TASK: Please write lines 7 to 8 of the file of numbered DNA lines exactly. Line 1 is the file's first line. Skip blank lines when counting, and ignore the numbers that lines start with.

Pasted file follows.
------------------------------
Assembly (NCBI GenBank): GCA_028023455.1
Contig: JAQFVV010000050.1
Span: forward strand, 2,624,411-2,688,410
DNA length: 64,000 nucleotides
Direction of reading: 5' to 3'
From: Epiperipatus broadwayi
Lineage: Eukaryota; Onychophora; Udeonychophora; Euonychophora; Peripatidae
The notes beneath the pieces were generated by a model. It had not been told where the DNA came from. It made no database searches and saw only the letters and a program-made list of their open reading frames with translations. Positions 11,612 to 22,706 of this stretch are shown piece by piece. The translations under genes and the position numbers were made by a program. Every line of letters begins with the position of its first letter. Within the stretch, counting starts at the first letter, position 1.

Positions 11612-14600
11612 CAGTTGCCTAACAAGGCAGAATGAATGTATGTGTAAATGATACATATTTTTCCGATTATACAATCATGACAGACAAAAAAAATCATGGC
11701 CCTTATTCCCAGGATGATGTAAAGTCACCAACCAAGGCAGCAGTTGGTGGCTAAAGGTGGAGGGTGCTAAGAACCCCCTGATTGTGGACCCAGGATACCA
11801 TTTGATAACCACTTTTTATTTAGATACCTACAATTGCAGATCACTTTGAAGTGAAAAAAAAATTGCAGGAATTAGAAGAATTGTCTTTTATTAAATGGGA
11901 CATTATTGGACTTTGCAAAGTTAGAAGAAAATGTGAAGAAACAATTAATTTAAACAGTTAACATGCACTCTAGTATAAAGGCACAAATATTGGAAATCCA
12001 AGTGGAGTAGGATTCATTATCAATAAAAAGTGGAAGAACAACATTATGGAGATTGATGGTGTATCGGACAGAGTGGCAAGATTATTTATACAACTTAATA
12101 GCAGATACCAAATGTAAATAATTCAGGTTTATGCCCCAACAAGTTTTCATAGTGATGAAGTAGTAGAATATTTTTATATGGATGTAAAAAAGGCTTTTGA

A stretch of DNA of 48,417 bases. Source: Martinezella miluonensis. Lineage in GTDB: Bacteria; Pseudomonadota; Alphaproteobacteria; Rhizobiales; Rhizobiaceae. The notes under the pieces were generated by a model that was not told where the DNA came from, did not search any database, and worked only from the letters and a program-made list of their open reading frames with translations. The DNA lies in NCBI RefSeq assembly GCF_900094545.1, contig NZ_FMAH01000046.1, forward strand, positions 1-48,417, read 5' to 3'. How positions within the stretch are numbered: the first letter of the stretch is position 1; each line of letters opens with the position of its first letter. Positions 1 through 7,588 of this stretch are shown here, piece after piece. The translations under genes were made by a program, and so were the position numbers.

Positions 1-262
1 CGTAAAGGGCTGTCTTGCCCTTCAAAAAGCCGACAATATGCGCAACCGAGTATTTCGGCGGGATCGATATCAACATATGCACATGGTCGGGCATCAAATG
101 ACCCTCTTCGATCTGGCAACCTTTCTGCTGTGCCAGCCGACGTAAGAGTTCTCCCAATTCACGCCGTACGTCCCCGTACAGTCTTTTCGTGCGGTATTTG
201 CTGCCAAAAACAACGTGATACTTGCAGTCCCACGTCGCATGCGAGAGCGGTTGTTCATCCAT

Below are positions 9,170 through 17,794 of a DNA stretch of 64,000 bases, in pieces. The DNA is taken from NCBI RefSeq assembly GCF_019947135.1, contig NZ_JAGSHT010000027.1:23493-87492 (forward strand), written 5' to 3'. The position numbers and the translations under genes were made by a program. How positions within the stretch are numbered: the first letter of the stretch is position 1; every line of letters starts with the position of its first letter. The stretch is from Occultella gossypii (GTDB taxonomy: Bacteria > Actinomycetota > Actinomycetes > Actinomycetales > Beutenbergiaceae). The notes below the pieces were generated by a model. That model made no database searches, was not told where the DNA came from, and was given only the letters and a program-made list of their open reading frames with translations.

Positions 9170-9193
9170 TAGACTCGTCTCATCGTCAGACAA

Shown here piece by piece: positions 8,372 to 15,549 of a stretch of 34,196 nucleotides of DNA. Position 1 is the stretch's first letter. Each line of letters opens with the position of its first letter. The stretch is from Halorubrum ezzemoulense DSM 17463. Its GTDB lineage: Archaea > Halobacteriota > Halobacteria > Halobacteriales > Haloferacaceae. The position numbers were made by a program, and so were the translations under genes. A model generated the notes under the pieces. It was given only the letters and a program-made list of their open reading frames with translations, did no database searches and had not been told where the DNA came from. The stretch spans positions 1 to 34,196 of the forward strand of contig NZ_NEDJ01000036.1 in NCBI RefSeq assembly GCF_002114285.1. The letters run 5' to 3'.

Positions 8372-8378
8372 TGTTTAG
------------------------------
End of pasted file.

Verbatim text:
Lineage: Eukaryota; Onychophora; Udeonychophora; Euonychophora; Peripatidae
The notes beneath the pieces were generated by a model. It had not been told where the DNA came from. It made no database searches and saw only the letters and a program-made list of their open reading frames with translations. Positions 11,612 to 22,706 of this stretch are shown piece by piece. The translations under genes and the position numbers were made by a program. Every line of letters begins with the position of its first letter. Within the stretch, counting starts at the first letter, position 1.